Use this URL to cite or link to this record in EThOS: http://ethos.bl.uk/OrderDetails.do?uin=uk.bl.ethos.403090
Title: The squeeze flow rheometry of foods
Author: Yates, Nicola Marie.
ISNI:       0000 0001 3574 7460
Awarding Body: University of Birmingham
Current Institution: University of Birmingham
Date of Award: 2003
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Abstract:
Food pastes and suspensions are complex materials which are difficult to characterise in conventional rotational rheometry due to their complex microstructure and their usual tendency to slip at the wall. Squeeze flow, in which material flows between two circular plates as they are brought together, has traditionally been used as a way of overcoming these problems. Two squeeze flow rheometers were set up incorporating two novel pressuresensing devices, a strip sensor and a grid sensor. The strip sensor which measures the pressure distribution in the material along a radius, was found to be too sensitive to test fluids. The grid sensor which measures the whole two-dimensional pressure distribution in the material, was more robust and was validat~d using Newtonian silicone oils. Excellent agreement was found between the pressure sensor data and the well-known Stefan's theory, over the range of dimensionless times 0.4 to 0.8. On extension to non-Newtonian fluids, reasonable agreement was found between the well-known Scott's theory and the pressure data for a model pseudoplastic fluid, over an equivalent range of dimensionless times. The results for a paste material, however, did not agree well with Scott's theory. The flow regime in squeeze flow is different to that found in the simple shear flow of rotational rheometers. In squeeze flow the flow pattern changes from elongational to shear flow as the experiment progresses, which has two consequences: (i) it is unlikely that a single rheological equation could describe the flow over the whole experiment and (ii) the different flow regimes mean that comparison with rheological parameters obtained from conventional rheometry is unlikely to be successful.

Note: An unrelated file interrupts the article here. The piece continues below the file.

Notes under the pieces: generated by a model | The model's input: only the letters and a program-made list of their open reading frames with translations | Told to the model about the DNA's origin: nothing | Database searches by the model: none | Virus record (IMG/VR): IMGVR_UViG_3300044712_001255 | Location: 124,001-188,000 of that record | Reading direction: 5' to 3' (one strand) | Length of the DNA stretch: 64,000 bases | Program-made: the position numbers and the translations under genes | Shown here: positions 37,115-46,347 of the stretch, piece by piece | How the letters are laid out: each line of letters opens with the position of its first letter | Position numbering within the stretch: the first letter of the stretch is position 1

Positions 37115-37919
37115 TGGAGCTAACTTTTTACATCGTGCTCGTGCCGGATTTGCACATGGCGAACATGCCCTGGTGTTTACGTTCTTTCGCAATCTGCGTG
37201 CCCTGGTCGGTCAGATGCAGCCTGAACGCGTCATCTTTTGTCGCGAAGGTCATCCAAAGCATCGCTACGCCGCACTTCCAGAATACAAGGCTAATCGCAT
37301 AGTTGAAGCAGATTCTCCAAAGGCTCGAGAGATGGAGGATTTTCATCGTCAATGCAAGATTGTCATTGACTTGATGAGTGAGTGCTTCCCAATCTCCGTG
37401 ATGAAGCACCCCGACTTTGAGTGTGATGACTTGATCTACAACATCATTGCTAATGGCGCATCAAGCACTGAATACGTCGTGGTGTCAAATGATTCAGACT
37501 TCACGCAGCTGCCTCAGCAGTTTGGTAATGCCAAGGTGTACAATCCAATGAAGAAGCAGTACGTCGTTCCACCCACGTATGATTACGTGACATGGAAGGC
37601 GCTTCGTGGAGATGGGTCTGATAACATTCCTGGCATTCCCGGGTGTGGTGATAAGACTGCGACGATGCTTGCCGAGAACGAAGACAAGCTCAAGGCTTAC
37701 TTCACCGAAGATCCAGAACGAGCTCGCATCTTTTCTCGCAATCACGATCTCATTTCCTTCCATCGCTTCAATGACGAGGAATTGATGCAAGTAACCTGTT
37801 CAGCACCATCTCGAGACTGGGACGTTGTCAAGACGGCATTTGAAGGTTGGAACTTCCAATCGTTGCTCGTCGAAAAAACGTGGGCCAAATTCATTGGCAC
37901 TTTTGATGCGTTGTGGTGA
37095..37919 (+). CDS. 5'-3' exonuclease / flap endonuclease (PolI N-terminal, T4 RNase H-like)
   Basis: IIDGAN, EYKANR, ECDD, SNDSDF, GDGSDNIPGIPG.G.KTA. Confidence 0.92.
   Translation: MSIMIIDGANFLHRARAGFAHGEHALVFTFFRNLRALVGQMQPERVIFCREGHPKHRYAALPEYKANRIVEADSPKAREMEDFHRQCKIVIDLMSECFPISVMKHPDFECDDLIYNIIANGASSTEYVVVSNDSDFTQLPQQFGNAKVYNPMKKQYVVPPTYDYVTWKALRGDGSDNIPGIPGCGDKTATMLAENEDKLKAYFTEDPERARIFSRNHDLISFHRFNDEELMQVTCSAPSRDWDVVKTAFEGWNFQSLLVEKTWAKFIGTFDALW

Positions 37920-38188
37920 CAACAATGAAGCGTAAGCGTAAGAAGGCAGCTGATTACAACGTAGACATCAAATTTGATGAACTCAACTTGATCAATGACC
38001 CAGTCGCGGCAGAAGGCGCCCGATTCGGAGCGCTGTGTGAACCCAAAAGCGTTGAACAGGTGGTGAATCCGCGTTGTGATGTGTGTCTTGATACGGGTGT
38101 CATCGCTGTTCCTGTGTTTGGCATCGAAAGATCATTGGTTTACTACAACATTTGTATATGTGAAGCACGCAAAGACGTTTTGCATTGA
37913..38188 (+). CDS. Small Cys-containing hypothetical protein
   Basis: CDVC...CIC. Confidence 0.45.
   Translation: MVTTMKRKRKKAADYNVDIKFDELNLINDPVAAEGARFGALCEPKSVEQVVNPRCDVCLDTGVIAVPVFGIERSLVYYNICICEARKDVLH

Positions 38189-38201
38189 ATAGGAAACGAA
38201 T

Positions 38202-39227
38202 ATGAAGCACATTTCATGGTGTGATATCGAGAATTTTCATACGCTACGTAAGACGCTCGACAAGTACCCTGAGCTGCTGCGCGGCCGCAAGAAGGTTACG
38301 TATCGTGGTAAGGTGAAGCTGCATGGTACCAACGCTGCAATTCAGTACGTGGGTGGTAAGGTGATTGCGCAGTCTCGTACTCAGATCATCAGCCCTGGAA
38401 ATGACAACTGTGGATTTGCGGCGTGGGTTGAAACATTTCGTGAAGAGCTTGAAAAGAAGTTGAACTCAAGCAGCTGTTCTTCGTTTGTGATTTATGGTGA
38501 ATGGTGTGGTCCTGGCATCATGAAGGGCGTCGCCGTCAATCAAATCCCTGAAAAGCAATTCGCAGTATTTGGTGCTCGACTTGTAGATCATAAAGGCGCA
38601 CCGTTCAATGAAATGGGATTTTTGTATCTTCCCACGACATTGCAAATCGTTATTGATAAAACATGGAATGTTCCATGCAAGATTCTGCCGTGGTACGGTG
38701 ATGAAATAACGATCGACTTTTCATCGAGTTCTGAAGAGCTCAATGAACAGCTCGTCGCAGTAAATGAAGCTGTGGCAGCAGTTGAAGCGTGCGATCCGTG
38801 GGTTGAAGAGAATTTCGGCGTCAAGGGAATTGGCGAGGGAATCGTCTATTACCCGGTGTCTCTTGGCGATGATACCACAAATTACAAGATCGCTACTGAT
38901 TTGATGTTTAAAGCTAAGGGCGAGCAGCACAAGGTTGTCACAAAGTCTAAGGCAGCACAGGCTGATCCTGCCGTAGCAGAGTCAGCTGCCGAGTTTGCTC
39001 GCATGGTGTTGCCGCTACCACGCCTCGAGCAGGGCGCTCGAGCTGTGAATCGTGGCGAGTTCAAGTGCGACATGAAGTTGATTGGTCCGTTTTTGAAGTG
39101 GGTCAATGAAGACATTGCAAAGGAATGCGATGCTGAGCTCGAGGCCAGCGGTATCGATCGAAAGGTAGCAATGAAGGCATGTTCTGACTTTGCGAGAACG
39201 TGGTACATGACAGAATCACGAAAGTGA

Supervisor: Not available Sponsor: Not available
Qualification Name: Thesis (Ph.D.) Qualification Level: Doctoral
EThOS ID: uk.bl.ethos.403090  DOI: Not available
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